Corporation “Legally” Defined

The following definitions for “corporation” are taken from Ballantine’s Law Dictionary (3rd edition), Bouvier’s Law Dictionary (6th edition), Black’s Law Dictionary (2nd edition) and Webster’s Dictionary (1828):

 

 

(Ballantine’s)

 

An artificial being, invisible, intangible, and existing only in contemplation of law; an association of persons to whom the sovereign has offered a franchise to become an artificial juridicial person, with a name of its own, under which they can act and contract and sue and be sued, and who have either accepted the offer and effected a corporation in substantial conformity with its terms (in which case a corporation de jure has been constituted) or have done acts indicating a purpose to accept such offer and effected an organization designed to be, but, in fact not, in substantial conformity with its terms (in which case a corporation de jure de facto has been constituted) [18 Am J2d Corp § 1].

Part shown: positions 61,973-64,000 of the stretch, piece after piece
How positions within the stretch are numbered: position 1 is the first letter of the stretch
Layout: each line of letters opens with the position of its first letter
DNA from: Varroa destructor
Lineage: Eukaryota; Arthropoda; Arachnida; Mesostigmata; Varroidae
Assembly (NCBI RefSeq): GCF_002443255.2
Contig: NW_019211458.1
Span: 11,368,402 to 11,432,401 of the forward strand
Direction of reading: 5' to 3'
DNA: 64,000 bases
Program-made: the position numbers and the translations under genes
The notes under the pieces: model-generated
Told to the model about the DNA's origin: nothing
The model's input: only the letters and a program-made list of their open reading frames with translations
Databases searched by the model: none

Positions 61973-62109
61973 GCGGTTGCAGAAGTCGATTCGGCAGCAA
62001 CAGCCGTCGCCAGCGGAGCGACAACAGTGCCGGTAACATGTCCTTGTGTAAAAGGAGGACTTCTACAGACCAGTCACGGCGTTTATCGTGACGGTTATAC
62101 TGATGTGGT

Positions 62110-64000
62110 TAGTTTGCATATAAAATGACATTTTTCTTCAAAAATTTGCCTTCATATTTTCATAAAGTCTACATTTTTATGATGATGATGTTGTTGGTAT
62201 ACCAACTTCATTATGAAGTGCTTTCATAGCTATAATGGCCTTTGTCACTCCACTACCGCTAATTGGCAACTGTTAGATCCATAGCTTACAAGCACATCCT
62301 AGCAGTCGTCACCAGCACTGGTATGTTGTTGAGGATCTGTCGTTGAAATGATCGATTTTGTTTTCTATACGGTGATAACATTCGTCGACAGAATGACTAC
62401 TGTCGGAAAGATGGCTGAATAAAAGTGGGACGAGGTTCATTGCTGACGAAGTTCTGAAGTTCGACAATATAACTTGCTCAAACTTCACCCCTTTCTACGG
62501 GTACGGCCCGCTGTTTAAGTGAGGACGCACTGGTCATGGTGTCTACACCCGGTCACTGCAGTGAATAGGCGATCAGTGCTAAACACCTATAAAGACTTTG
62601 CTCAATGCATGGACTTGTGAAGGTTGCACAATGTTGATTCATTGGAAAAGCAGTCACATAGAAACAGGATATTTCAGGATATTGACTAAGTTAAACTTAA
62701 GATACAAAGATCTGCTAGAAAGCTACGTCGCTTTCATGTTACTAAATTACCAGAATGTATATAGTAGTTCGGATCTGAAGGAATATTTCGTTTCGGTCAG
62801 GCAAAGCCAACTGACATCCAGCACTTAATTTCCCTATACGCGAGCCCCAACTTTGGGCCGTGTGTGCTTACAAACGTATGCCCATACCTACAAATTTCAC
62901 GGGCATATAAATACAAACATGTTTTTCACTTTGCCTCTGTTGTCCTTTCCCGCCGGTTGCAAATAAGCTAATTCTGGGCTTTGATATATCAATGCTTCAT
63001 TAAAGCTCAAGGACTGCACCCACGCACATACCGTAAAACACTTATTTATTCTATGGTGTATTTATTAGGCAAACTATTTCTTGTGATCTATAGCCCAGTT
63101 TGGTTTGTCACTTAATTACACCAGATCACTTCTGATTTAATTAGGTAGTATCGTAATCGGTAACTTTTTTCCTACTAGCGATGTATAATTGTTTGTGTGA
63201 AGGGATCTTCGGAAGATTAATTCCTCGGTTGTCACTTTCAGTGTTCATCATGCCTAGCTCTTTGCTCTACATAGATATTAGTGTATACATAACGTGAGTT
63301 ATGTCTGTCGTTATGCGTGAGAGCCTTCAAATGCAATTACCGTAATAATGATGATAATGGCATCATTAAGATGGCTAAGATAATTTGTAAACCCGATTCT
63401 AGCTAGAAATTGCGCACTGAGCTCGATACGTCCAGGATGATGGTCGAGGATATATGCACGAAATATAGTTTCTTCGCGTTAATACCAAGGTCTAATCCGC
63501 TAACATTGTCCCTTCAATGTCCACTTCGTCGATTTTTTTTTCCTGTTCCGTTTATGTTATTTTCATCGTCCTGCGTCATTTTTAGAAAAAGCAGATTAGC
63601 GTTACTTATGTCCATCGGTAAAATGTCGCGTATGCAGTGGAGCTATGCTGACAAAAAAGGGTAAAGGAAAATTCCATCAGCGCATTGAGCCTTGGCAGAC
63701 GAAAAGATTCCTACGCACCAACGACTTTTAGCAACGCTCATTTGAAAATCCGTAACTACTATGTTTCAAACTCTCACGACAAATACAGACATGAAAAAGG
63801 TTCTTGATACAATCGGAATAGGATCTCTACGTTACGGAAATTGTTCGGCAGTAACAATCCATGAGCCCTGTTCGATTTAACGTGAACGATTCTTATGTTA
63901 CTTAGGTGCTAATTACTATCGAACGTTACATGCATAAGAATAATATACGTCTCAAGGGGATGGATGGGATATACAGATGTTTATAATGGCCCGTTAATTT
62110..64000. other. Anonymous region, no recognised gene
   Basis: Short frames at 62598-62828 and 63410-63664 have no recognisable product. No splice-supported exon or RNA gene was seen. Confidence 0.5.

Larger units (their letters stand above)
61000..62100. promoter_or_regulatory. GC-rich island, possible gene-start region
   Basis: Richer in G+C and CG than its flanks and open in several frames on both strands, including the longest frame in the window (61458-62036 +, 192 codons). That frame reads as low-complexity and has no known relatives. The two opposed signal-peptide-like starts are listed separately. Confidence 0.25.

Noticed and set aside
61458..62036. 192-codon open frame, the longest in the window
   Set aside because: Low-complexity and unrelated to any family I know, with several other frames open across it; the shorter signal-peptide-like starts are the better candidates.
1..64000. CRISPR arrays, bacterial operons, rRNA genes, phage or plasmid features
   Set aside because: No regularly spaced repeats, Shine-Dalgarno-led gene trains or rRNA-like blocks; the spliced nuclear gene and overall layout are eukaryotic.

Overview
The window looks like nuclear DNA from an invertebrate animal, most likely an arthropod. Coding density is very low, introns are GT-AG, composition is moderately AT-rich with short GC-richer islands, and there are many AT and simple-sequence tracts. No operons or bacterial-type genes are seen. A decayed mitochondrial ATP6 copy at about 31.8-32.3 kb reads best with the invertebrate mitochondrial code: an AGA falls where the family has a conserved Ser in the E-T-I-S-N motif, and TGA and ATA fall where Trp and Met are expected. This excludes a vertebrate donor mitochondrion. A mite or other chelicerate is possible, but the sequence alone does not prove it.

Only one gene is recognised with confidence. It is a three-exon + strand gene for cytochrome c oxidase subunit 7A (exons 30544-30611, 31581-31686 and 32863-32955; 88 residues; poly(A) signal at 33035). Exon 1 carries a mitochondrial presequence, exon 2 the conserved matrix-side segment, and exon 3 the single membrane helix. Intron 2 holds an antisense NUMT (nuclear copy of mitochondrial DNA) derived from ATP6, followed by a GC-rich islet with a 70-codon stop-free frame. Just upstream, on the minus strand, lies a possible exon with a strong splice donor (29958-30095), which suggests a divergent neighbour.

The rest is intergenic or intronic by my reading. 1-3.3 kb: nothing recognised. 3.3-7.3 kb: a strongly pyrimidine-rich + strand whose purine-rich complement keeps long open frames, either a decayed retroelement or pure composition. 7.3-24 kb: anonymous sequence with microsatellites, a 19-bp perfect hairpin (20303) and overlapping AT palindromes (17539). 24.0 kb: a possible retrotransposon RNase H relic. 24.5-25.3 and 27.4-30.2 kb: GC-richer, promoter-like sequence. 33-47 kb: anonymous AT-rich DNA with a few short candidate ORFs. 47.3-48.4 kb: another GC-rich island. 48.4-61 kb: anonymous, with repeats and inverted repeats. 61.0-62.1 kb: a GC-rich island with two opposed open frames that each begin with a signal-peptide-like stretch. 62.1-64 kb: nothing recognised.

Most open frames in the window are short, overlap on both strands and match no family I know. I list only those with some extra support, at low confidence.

• For some purposes, as in a venue statute, the term “corporation” includes unincorporated associations or at least special forms of them, such as joint stock companies [5 Am J1st Ven § 7].

  • For the purposes of the Federal income tax, the term “corporation” includes associations, joint-stock companies, and insurance companies [33 Am J2d Fed Tax ¶ 2005].